According to the 2016 Global Gender Gap Report from the World Economic Forum, 16 per cent of women globally, compared to 37 per cent of men, graduate with a degree in a STEM field of study (science, technology, engineering, and mathematics). This exclusion of women and girls has important implications not only for scientific research, innovation and development, but also for women’s economic participation and inclusion. A 2017 report estimates that 85 per cent of jobs that will exist in 2030 haven’t even been invented, many jobs that exist today will be lost to automation and most jobs of the future will require some facility in STEM-related subjects. If women are to be included in the employment and economic future of tomorrow, they must be included in STEM fields today.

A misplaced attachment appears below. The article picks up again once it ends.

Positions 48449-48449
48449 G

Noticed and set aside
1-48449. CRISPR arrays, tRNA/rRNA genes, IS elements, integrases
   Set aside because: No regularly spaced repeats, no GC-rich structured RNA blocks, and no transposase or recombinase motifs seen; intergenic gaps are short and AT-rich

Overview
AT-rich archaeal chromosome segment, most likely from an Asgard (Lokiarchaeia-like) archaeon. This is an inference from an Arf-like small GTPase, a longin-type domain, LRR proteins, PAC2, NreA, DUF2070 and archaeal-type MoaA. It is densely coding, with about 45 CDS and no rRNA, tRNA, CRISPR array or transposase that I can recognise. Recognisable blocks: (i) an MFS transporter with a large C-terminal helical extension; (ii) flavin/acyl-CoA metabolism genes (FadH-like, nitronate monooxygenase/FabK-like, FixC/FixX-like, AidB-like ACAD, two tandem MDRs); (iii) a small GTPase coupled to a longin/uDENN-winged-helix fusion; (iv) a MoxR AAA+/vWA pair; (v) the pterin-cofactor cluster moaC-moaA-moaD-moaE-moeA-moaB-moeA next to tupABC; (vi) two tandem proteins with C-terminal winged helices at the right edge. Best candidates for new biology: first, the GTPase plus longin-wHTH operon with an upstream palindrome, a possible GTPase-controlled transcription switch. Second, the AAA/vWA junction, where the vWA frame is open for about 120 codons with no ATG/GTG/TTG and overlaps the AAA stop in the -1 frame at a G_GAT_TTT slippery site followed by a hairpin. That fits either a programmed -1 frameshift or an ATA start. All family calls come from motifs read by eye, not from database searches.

To promote the empowerment of women and girls in STEM and raise awareness about the need for gender inclusion in science and technology, in 2015 the United Nations General Assembly declared 11 February as the International Day of Women and Girls in Science.
The first interview in our series is with Katharine Hayhoe, a climate scientist and Director of the Climate Science Center at Texas Tech University. Hayhoe’s research helps stakeholders from a variety of fields better understand the impacts of climate change on human and environmental systems and provides a scientific foundation for addressing these consequences. Additionally, she is the Founder and CEO of ATMOS Research, which uses scientific data to help its clients better understand the impacts of climate change.
Listen to the full interview here.